With a race placed in the housing, tap it in evenly with a non-ferrous drift until it sits squarely in its housing (photo 11). It’s imperative the races are flush with the base of the housings if we’re to achieve good handling, so spend time making sure the races are flush and seated properly. Comparing the edge of the new race to the top of its housing will normally give a clear indication if it’s in on the wonk. Repeat the process on the lower mount and you’re halfway there.
Fitting the cone to the lower yoke is slightly less tricky as access is obviously easier. In many instances it’s a real boon if you heat up the cone (somewhere between 80-1200C is a reasonable temperature but be careful you don’t burn yourself). Use a non-ferrous tubular drift such as this alloy scaffold pole (photo 12). This particular cone needed some serious percussion to settle it down, so don’t be afraid to give it some welly.
Using some good quality grease I can now stick the requisite number of ball bearings in place; I prefer to use something like ACF-50, with its well documented anti-corrosion properties, as this will protect the bearings for many years. The number of balls should be specified in the workshop manual; do not be tempted to use more than detailed, even if there is apparent space, as overstocking will seriously compromise operation. Having pushed the lower yoke and ball bearings home I secure the unit to the frame with some duct tape. This allows me to sort out the top end of the steering stem with more ball bearings and grease without worry that the bottom half will shoot all over the floor (photo 13); you only ever drop steering race balls onto a shed floor once... With the top cone in place, the adjuster ring is added and nipped up so that nothing can fall out.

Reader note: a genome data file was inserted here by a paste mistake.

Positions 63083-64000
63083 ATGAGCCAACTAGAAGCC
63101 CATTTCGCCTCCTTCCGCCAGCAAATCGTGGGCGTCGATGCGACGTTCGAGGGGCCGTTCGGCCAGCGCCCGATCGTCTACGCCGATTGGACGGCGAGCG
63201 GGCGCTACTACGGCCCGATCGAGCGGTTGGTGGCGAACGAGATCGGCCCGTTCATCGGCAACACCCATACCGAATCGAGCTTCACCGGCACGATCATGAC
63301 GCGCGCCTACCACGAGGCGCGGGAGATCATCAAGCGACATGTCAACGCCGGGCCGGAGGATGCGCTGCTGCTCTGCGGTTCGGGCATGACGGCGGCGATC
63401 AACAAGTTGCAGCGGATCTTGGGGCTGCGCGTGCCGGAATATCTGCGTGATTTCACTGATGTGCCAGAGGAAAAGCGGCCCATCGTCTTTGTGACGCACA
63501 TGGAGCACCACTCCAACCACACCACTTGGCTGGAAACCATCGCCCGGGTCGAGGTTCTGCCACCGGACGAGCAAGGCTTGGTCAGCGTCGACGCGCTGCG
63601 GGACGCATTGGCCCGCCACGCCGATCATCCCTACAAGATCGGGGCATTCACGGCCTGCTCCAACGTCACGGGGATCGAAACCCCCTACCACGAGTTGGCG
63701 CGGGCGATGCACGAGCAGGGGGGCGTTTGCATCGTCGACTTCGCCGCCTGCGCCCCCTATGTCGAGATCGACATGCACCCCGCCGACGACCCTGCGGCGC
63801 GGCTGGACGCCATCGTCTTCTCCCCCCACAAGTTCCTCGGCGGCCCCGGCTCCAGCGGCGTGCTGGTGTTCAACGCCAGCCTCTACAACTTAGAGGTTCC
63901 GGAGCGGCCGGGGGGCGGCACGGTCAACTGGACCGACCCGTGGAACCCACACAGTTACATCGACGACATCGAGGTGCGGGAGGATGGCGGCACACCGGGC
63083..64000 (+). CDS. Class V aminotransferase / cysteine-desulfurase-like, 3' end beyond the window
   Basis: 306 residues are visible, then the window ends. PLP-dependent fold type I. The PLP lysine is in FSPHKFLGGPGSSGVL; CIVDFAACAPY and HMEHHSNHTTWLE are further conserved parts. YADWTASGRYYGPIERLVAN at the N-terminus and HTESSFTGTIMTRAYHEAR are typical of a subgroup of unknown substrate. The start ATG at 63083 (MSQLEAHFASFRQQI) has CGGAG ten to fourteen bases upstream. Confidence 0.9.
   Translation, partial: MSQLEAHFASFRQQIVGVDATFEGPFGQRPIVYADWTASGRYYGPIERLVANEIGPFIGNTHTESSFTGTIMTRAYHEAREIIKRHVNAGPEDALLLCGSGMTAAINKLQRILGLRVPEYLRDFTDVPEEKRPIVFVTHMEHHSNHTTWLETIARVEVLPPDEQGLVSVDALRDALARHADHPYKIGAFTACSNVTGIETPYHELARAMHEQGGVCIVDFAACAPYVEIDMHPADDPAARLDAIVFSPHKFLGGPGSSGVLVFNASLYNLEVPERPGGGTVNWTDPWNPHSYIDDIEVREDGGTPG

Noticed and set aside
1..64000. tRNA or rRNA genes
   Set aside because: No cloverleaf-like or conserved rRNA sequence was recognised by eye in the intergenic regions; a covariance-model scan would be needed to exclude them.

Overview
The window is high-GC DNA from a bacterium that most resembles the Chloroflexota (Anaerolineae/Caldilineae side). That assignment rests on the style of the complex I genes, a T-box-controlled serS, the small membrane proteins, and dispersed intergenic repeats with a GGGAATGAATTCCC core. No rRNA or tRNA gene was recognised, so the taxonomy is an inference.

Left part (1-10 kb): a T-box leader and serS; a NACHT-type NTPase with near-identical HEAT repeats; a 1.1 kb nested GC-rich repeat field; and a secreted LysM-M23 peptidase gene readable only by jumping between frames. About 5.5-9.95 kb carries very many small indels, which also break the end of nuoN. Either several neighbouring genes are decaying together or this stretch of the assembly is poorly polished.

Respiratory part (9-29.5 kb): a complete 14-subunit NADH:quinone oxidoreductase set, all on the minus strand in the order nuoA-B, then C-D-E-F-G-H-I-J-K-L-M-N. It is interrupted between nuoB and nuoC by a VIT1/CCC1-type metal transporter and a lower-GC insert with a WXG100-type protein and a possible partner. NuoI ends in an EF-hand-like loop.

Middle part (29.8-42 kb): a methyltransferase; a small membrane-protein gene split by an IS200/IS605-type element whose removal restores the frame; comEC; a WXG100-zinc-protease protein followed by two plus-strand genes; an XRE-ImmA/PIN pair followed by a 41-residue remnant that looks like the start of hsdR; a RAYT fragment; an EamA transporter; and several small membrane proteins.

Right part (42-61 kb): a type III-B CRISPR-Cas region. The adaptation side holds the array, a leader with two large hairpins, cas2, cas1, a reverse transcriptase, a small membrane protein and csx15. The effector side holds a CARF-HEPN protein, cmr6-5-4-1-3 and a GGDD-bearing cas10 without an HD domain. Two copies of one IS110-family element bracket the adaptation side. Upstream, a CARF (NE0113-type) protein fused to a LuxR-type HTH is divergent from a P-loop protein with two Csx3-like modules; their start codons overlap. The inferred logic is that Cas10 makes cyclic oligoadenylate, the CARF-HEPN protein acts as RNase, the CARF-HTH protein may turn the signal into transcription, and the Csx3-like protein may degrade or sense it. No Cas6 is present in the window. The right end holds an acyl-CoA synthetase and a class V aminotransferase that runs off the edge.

Adjusting the steering races
Now is the time to reinstall the forks, headlamp etc and once they are notionally in place you can adjust the steering races. This is done by nipping up the adjuster ring(s) until the front end is just feeling tight when the bars are turned and then backing off just a crack (photo 14). With the front end off the ground the bars should move through their arc freely but there must be no fore-and-aft movement at the steering head relative to the headstock when the forks are rocked back-and-forth.
When refitting the front end start by tightening at the handlebars and work down to the wheel spindle bouncing the bike (off stand) via the bars to ensure everything is settled and located. Check the brakes, plug in the loom and it should all feel factory fresh. Inspect and adjust after a few miles and the races should then last for years.